If you take the Infinitive form and add a high falling tone on its rightmost long vowel you imply a “need to do” something. Knowing exactly where to add this tone requires experience listening to long timer speakers of the language. ☞ You can indicate that it is a “must do” instead of a “need do” by adding the word ᎠᏎ “a²se”.
Related to the idea of “more” and “most” is the idea of “more than usual”. In English this can be expressed by phrases like “really loud”, “extra hard”, “really bad”, “especially good”, and so forth.
[-sv⁴ɂi] “More than usual.”
There are several different ways in Cherokee to express the idea of “more” and “most” when talking about attributes like color or size. Here are some of these ways:
By adding both the prefix “yị-” and the word ᎡᎵᏊ [e²li⁴gwu] “It’s possible” to the Recent Past form you create the new meaning of “Might be about to”, “Could do.”, or “May do.”.
If you want to indicate something is “less” or “least” it is common to use the words “ᎦᏲᏟᎨᎢ” (smaller) and “ᏫᎦᏲᏢᎢ” (smallest).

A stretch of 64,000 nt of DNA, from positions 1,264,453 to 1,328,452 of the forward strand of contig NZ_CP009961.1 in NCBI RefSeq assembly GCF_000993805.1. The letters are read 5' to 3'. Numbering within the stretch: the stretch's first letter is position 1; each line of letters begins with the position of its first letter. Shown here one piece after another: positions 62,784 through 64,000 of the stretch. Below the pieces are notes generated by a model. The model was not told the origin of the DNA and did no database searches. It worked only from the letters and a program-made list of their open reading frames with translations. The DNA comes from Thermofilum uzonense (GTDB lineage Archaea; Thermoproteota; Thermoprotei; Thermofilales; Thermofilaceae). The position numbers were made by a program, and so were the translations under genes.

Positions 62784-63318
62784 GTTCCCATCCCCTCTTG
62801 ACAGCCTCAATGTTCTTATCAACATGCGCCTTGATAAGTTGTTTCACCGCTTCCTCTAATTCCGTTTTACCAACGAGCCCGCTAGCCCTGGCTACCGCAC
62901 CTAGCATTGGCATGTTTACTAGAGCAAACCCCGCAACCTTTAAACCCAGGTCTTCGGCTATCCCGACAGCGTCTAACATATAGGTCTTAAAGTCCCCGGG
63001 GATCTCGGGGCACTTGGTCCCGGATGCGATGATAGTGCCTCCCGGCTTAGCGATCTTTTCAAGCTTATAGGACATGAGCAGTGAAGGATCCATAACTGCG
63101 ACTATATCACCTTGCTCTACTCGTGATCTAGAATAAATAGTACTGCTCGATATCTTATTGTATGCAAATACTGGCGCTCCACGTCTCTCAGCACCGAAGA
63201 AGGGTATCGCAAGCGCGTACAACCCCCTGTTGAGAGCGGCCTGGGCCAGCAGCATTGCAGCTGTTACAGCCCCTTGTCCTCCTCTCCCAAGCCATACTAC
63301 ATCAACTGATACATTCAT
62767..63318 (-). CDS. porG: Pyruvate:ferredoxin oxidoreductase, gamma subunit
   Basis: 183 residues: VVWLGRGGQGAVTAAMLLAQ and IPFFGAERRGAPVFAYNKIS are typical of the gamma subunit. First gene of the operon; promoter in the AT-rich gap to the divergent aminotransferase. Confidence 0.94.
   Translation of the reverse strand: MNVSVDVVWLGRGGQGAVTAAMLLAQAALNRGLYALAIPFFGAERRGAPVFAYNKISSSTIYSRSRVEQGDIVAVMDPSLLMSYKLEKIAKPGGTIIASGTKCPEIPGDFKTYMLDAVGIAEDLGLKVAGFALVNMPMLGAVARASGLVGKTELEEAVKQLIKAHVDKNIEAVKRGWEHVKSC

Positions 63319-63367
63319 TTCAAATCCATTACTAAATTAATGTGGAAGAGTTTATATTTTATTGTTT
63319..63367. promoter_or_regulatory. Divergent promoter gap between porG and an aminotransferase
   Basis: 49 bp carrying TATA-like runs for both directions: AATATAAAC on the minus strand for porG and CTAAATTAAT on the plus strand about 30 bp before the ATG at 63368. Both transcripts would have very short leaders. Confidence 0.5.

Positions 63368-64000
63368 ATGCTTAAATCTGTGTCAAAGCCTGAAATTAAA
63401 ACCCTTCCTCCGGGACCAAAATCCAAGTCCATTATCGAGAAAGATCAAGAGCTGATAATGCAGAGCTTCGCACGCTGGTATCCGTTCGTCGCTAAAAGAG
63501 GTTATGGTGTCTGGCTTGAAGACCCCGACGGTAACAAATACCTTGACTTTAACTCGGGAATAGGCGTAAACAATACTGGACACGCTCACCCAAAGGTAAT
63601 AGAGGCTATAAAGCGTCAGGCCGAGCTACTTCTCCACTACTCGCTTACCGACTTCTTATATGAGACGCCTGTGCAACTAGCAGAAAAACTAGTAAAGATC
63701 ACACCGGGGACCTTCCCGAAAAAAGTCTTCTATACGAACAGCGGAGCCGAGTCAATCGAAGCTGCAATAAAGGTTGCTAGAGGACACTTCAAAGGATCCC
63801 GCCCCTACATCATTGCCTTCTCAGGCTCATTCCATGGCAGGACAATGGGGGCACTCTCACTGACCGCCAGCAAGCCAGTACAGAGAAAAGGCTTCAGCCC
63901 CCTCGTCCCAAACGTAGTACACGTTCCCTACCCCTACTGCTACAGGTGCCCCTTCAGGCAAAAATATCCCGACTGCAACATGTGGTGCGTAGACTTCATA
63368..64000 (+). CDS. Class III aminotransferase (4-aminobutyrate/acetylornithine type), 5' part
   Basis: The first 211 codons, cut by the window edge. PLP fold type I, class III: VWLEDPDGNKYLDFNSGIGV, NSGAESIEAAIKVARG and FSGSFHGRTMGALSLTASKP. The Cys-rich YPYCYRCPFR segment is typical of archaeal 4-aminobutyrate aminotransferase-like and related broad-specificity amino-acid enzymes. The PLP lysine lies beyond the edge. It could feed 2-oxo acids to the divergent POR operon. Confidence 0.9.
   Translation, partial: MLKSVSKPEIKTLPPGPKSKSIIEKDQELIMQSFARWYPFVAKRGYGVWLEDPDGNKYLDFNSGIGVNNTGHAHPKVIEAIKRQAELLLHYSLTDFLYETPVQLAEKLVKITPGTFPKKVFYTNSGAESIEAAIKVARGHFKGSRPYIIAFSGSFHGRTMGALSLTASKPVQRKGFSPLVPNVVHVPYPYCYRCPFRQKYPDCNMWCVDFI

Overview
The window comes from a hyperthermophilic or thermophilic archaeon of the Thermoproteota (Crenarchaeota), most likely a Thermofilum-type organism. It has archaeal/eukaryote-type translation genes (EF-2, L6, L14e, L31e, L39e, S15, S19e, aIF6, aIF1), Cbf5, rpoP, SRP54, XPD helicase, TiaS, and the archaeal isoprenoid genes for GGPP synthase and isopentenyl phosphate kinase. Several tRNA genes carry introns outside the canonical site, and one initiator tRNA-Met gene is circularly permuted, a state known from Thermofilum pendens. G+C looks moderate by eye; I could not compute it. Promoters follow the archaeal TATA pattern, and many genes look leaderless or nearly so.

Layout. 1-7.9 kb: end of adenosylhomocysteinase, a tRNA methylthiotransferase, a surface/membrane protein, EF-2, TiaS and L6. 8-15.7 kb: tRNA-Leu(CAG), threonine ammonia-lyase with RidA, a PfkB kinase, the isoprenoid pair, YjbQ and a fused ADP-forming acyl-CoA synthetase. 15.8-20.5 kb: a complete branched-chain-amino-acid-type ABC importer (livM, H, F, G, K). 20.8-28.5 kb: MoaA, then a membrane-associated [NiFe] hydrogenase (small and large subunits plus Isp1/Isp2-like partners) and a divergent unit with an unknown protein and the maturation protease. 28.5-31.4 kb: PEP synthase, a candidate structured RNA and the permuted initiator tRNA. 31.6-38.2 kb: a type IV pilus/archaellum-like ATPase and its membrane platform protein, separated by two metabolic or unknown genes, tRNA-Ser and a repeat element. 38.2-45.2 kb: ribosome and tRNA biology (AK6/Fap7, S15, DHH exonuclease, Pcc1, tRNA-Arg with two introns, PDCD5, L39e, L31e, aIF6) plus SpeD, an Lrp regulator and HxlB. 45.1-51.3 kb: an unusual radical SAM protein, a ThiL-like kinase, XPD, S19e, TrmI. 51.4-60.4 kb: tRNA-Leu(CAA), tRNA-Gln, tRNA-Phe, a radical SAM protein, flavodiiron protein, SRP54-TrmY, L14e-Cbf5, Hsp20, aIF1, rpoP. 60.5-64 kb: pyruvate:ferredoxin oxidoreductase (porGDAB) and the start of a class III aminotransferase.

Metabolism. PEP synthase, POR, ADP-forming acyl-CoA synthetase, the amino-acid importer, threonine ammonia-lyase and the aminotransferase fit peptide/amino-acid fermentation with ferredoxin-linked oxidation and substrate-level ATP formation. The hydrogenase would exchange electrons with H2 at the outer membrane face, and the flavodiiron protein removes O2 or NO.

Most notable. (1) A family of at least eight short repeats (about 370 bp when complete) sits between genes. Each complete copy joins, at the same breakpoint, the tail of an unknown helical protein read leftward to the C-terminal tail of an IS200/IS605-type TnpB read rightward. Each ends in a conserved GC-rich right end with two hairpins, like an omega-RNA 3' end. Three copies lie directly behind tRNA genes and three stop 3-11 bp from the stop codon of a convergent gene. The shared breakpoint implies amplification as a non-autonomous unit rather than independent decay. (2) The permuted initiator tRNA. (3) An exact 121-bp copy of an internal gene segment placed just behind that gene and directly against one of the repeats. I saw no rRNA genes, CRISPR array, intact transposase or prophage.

- Ꮒ- + Ꮥ- becomes ᏂᏗ-
☞ The Ꮒ- prefix can indicate “next to the speaker’s point of reference in a lateral position”.
In the “Cherokee-English Dictionary”, this point of reference is called “the speaker’s position”.
In the “A Reference Grammar of Oklahoma Cherokee”, this point of reference is called “the deictic center”.
In many cases the prefix “nị-” is used to indicate “beside” or “next to”.
Assume the point of reference is in relation to the speaker unless context indicates otherwise.
This is used to refer to the point of time just before an event.
Use the Immediate Future suffix “-ᎢᏕᎾ” and “Set B” pronoun prefixes on the Past Tense form.
Related to the previous discussion for “Going To” is the related idea of doing something when doing another thing. There are three main forms which cover “when he goes he does”, “when he went he did”, and “when he goes he will” which will be shown by example.